World Libya’s new PM delays naming Cabinet as deadline passes
Libyans remember revolution that ousted Kadhafi but brought chaos
Libyans marked the 10th anniversary Wednesday of the start of the uprising that toppled longtime ruler Moamer Kadhafi, ending decades of dictatorship but throwing the country into violent chaos. In western Libya, festive crowds gathered in public squares to watch anniversary fireworks and military parades, but in the east, which has had a separate government for years, the mood was more sombre. Ahead of the anniversary, UN envoy Jan Kubis held talks with Libyan leaders Tuesday on his first visit to the North African nation since taking up the post.
Libya’s newly-elected prime minister failed to name members of a much-anticipated Cabinet ahead of an expected deadline on Thursday, raising questions over whether his transitional government can unite Libya’s factions.
Prime Minister-designate Abdul Hamid Dbeibah was set to announce his Cabinet in a news conference from the capital, Tripoli, and send it to Libya’s House of Representatives for approval.
Delivery of Over A Million COVID Vaccines Shots Delayed by U.S. Winter Storm
Vaccine shipment delays were reported in several southern and Midwestern states, including Texas, Florida, Georgia and Michigan.The delivery of over a million COVID-19 vaccine doses have been impacted so far, including 407,000 first doses and 333,650 second doses in Texas, 200,000 total doses in Florida and 133,000 in Colorado.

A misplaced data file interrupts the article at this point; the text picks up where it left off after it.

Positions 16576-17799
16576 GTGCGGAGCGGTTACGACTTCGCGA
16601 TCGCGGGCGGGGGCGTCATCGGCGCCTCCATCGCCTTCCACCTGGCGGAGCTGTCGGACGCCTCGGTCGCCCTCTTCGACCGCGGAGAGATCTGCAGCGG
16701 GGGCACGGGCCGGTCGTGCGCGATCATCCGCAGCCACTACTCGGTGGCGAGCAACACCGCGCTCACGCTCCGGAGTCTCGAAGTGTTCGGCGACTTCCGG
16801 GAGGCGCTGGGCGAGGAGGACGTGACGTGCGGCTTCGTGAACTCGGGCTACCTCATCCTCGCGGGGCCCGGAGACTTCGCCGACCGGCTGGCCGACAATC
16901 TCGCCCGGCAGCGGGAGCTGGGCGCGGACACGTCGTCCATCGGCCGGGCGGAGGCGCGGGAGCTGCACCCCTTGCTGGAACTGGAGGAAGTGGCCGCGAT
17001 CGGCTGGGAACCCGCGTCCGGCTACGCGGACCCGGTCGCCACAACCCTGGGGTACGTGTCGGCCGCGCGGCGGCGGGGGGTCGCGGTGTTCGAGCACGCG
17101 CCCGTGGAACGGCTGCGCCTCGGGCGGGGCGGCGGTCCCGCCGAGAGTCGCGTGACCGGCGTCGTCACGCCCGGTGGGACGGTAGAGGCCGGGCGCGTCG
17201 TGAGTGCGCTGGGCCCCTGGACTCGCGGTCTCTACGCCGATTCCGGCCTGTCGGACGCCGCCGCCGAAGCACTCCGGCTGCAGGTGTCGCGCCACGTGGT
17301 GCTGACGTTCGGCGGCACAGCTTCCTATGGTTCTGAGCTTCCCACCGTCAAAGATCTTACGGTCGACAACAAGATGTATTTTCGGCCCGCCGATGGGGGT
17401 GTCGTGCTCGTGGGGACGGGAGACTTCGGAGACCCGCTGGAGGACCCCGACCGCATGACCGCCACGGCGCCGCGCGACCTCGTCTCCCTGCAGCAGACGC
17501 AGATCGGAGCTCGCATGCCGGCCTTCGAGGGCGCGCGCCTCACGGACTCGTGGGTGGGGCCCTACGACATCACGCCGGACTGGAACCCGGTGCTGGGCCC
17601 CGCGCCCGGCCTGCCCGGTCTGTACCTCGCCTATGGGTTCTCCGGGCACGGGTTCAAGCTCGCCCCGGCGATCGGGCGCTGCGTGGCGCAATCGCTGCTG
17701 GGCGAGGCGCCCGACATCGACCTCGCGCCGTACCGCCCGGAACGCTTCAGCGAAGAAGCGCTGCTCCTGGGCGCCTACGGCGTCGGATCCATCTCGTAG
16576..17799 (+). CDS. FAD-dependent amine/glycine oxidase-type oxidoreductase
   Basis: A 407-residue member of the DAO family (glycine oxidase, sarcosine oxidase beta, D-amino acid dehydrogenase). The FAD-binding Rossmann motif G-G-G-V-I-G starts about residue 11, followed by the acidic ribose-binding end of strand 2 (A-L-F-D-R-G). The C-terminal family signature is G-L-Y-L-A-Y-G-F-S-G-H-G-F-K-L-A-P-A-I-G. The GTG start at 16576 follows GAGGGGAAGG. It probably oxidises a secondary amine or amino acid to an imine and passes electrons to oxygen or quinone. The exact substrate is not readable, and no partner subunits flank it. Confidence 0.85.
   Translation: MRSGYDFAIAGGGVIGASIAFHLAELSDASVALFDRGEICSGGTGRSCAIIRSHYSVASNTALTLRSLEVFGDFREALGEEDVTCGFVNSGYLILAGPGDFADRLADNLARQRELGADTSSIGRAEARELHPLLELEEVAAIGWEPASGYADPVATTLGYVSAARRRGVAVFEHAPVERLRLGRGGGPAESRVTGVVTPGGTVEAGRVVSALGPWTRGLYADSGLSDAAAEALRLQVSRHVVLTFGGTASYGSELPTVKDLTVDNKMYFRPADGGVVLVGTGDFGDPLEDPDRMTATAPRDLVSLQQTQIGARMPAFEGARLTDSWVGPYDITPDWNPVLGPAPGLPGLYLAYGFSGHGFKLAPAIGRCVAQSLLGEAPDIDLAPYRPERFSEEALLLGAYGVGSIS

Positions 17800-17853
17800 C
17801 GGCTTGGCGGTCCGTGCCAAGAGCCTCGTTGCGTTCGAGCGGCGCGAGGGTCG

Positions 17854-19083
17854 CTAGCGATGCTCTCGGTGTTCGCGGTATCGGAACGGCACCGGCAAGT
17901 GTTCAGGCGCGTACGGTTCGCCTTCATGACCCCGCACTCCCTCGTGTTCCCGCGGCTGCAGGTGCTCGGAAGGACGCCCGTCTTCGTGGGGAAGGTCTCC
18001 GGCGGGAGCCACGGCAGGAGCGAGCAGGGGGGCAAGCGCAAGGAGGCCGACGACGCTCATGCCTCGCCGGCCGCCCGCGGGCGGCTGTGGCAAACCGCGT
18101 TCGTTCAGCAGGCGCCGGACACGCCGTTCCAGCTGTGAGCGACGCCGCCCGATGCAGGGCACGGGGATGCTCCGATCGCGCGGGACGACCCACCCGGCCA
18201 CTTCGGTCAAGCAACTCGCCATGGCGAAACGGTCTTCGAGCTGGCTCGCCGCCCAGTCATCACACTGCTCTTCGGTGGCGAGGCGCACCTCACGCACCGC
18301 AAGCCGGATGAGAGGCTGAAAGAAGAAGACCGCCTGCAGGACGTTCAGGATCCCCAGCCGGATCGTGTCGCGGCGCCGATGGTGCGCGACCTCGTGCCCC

Instead, Dbeibah told reporters he only shared with Libyan legislators proposed guidelines for the selection of Cabinet members and a “vision” of his priorities in the coming period.
“We submitted today a proposition for a structure and a working vision of a national unity government along with the selection criteria for (that) team … to the speaker of Parliament,” Dbeibah told reporters in Tripoli on Thursday evening.
He said the submission was in line with the deadline set by a United Nations road map, which requires at least 30 percent of top government posts to be filled by women and young candidates.
He also told reporters the names of proposed ministers will be disclosed in Parliament during a vote of confidence for his lineup.
UN report finds Trump ally violated Libya arms embargo: US media
Private security contractor and ally of former US President Trump Erik Prince violated a United Nations arms embargo on Libya, UN investigators have found in a report detailed by US media on Friday. The confidential report to the Security Council, obtained by the New York Times and the Washington Post, said that Prince deployed a force of foreign mercenaries and weapons to strongman Khalifa Haftar, who has fought to overthrow the UN-backed Libyan government, in 2019.The $80 million operation included plans to form a hit squad to track and kill Libyan commanders opposed to Hafter -- including some who were also European Union citizens, the New York Times said.